- Video report by ITV News Consumer Editor Chris Choi
The shocking scale of pollution from Britain's farms has been revealed in a joint investigation by ITV News and the Bureau of Investigative Journalism.
Thousands of gallons of waste, including toxic slurry and rotting animal carcasses, are being dumped in the countryside, badly harming wildlife and the environment.
Authorities say they are dealing with one serious incident per week on average.
There were 5,300 farm pollution incidents between 2010 and 2016, new figures show.
Of these, more than 500 were so serious they had a major impact on the environment.
Although farmers can face unlimited fines, most cases never reach court.
Many farmers say pollution is accidental and caused by weather or equipment failure.
But some is deliberate, like these trenches near Newark in the East Midlands which were dug to illegally dispose of rotting meat.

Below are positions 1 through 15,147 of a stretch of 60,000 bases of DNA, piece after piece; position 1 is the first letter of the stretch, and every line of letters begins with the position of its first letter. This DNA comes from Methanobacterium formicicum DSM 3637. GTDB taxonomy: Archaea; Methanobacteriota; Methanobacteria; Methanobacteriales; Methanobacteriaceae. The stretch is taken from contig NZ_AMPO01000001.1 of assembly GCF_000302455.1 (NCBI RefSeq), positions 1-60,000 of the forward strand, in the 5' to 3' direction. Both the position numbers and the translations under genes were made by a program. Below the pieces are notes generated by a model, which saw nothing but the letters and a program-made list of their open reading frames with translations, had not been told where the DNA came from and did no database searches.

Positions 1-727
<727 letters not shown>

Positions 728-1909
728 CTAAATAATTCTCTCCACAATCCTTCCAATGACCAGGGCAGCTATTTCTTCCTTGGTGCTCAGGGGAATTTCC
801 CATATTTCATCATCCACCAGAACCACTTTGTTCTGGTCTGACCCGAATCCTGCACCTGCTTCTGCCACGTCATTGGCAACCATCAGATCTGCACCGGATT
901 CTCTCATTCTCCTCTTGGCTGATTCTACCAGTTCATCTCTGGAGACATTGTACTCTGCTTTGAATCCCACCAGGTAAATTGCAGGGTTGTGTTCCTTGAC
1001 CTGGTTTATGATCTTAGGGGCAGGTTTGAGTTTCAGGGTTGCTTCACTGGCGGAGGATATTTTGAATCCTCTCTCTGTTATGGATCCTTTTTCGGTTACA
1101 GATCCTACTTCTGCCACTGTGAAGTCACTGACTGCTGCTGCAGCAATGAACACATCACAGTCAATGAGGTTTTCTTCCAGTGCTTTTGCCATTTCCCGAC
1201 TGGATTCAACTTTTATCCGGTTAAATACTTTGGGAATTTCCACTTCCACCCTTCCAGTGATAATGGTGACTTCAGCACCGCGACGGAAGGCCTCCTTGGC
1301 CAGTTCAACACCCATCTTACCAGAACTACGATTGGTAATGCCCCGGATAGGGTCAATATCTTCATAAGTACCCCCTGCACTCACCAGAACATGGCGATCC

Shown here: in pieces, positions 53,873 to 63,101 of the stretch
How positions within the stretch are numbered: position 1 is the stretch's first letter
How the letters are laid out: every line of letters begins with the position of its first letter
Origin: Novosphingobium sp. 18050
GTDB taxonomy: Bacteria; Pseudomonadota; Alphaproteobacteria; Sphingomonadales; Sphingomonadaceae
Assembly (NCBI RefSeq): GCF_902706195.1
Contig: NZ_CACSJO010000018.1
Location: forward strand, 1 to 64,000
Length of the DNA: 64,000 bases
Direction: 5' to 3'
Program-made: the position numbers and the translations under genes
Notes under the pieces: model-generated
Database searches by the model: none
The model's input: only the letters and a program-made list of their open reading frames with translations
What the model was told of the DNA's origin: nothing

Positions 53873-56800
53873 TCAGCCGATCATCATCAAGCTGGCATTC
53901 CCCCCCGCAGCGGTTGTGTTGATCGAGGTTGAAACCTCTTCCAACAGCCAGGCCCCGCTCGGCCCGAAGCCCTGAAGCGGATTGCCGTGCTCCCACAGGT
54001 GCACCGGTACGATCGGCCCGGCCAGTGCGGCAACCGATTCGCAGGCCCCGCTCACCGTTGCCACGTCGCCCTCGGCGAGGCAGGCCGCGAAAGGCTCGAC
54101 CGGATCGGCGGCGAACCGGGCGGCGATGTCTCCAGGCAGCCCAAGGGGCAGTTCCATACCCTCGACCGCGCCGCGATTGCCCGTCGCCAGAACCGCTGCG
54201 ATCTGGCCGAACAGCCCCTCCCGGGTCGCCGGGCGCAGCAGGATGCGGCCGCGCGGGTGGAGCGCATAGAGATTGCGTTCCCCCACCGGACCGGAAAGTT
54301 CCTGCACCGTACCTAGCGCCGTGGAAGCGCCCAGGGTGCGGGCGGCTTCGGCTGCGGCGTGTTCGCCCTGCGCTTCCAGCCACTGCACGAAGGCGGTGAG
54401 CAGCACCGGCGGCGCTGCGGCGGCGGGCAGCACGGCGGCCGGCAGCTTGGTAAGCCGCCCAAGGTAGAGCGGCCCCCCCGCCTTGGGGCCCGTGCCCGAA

When Trading Standards visited they found 10,000 chicken carcasses in the ground.
Claudine White, of Nottinghamshire County Council Trading Standards, told ITV News, said: "Trading Standards officers attended the farm.
"There were 10,000 chicken carcasses that had already been buried.
"They had already been decomposing for quite some time so there was a massive potential risk."
The Environment Agency said most farmers act responsibly and officials say they won't hesitate to enforce the rules.
But there is growing concern it highlights an underlying issue with UK farming.